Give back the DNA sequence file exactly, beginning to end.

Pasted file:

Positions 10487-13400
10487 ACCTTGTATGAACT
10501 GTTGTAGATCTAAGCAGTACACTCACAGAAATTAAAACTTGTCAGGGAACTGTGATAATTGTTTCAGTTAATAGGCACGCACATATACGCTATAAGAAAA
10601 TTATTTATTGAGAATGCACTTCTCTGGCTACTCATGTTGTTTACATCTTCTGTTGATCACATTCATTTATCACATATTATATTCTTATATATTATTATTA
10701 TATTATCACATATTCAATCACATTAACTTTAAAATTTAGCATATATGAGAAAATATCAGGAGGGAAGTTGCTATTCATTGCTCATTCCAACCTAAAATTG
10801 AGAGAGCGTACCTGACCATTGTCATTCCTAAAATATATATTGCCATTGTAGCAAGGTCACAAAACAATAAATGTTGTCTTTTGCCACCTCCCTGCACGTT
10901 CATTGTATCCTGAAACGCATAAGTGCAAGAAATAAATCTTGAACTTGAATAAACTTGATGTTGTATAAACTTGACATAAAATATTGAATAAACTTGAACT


Positions 10487-13400
10487 ACCTTGTATGAACT
10501 GTTGTAGATCTAAGCAGTACACTCACAGAAATTAAAACTTGTCAGGGAACTGTGATAATTGTTTCAGTTAATAGGCACGCACATATACGCTATAAGAAAA
10601 TTATTTATTGAGAATGCACTTCTCTGGCTACTCATGTTGTTTACATCTTCTGTTGATCACATTCATTTATCACATATTATATTCTTATATATTATTATTA
10701 TATTATCACATATTCAATCACATTAACTTTAAAATTTAGCATATATGAGAAAATATCAGGAGGGAAGTTGCTATTCATTGCTCATTCCAACCTAAAATTG
10801 AGAGAGCGTACCTGACCATTGTCATTCCTAAAATATATATTGCCATTGTAGCAAGGTCACAAAACAATAAATGTTGTCTTTTGCCACCTCCCTGCACGTT
10901 CATTGTATCCTGAAACGCATAAGTGCAAGAAATAAATCTTGAACTTGAATAAACTTGATGTTGTATAAACTTGACATAAAATATTGAATAAACTTGAACT